A short while later, the employee received a written reprimand after he made rude and unprofessional statements to team members during an online chat session. Six months later he was fired after he made another rude and unprofessional comment during a customer service call.
The employee argued that he should have not had to answer phone calls from customers. The Appellate Court rejected this argument, explaining that the employee failed to establish that this proposed accommodation was reasonable. Because answering customer service calls constituted an “essential function” of the employee’s position on the customer service team, the employee’s request that he be exempted from answering all or some of those calls was not reasonable. The court explained that this was because employers are not required to transform a position into another one by eliminating functions that are essential to the nature of the job as it exists.
The employee also argued that he should have been allowed to work from home and to work at night. The court rejected this argument because the supervisor testified, and nothing in the record disputed, that the employer’s telephone system would not enable customer service calls to be routed to off-site employees and that no night shift position existed on the customer service team. Given this evidence, the Court ruled that the employee failed to show that these requests were reasonable ones.
The third argument that the employee made, which was successful, was that he should have been allowed to take short breaks. The court determined that the employee had established that his request to take short breaks was a reasonable one. The evidence showed that the employee could control his anger in part by taking short breaks, which would thus enable him to perform an essential function of his job. The Court noted that when the employee first worked for the company, his first supervisor had allowed him to take short breaks with positive results. The second supervisor also testified that he generally permitted his customer-service employees to take breaks when they get frustrated. Therefore, the Court drew the inference that the employee was not permitted to take short breaks while working for the new manager. Because an employer’s failure to provide a reasonable accommodation is itself a violation of the ADA, the appellate court ruled that the employer in this case was not entitled to summary judgment on this claim. Thus, the appellate court vacate in part the district court’s grant of summary judgment on the employee’s failure-to-accommodate discrimination claim with respect to the employee’s request to take short breaks. The Appellate court remand the case back to the lower court for further proceedings. This means that the employer’s “win” has just been yanked back in part and now is forced to continue to litigate this claim.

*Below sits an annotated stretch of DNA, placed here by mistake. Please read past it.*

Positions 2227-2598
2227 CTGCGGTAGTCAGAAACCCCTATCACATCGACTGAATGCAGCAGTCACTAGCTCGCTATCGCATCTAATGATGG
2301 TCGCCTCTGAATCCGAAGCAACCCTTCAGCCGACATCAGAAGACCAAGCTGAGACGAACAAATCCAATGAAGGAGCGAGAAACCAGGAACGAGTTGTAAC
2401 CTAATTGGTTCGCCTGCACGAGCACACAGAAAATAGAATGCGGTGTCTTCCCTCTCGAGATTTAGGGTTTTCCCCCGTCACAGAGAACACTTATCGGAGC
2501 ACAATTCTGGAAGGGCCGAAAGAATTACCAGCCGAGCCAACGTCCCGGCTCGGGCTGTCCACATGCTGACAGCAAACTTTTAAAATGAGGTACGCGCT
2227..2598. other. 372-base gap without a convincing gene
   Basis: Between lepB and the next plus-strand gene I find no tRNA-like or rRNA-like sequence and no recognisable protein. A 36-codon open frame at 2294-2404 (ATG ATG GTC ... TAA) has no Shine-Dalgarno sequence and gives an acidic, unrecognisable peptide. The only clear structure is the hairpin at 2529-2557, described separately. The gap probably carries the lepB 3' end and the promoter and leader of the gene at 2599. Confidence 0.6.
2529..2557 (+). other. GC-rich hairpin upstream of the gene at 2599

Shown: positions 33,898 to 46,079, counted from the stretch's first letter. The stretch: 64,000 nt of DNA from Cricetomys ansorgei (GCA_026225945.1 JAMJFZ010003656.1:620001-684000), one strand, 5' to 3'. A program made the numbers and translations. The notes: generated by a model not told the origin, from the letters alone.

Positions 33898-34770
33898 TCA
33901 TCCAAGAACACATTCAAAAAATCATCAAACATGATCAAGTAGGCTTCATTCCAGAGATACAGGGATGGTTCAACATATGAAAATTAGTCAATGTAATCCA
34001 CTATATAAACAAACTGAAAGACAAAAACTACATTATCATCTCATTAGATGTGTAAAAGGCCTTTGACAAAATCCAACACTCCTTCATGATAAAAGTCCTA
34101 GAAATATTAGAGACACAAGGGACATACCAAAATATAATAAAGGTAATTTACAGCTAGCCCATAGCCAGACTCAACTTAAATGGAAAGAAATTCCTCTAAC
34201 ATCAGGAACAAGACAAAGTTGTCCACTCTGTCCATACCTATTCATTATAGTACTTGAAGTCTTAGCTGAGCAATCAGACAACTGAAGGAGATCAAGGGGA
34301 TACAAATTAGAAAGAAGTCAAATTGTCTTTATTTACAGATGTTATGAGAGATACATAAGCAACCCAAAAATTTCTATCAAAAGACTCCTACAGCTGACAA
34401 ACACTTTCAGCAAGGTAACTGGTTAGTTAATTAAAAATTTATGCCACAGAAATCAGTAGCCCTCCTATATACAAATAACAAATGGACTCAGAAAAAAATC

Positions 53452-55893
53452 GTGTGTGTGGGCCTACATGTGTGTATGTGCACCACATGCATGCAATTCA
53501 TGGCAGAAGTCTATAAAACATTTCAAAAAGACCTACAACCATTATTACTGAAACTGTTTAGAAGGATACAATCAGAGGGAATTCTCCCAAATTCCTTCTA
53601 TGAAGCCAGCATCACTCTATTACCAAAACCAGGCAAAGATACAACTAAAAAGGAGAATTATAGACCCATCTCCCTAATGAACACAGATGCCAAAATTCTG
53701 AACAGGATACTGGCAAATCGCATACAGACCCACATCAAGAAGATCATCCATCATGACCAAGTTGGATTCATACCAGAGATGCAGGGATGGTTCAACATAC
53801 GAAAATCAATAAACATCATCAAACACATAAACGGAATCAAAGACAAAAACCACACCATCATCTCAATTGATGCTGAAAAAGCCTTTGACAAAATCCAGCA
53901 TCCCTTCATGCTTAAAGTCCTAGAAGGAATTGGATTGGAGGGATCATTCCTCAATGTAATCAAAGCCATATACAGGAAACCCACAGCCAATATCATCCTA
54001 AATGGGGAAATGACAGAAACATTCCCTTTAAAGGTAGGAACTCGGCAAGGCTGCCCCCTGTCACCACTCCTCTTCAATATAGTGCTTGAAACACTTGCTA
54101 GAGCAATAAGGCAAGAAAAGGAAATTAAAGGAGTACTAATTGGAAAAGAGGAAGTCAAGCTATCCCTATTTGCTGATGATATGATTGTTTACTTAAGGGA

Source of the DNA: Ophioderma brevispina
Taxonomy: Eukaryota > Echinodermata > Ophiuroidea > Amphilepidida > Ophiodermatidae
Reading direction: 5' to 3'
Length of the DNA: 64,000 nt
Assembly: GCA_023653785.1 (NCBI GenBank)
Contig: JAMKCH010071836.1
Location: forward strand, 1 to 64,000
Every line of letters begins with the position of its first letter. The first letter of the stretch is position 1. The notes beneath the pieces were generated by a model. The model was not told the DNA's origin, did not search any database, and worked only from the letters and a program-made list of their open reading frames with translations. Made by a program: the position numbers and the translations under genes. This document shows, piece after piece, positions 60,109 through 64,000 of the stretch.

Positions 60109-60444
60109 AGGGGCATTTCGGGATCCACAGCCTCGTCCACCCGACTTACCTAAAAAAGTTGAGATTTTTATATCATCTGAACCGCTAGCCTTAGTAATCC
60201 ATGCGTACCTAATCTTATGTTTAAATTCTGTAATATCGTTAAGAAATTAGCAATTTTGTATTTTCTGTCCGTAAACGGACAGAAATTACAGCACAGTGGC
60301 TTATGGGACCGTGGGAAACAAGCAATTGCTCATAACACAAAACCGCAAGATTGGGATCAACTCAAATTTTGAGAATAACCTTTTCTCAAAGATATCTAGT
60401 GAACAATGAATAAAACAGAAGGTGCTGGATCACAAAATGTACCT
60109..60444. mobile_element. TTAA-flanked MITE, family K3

The facts of this case were taken from court documents, and it is possible that the employer may eventually be successful at the end of this lawsuit. Nonetheless, this case illustrates for Florida employers how risky it can be to just reject requests made by employees. This is especially true when the request, such as a short break, probably would not have cost the employer much, if anything.
It is important that you provide your employees, especially managers and supervisors with training to identify potential discrimination issues.
If you need any assistance in determining in addressing a disability issue or other discrimination situation concerning your Florida business or if you need guidance in any employment policies, please email the Law Office of David Miklas, P.A. or call us at 1-772-465-5111.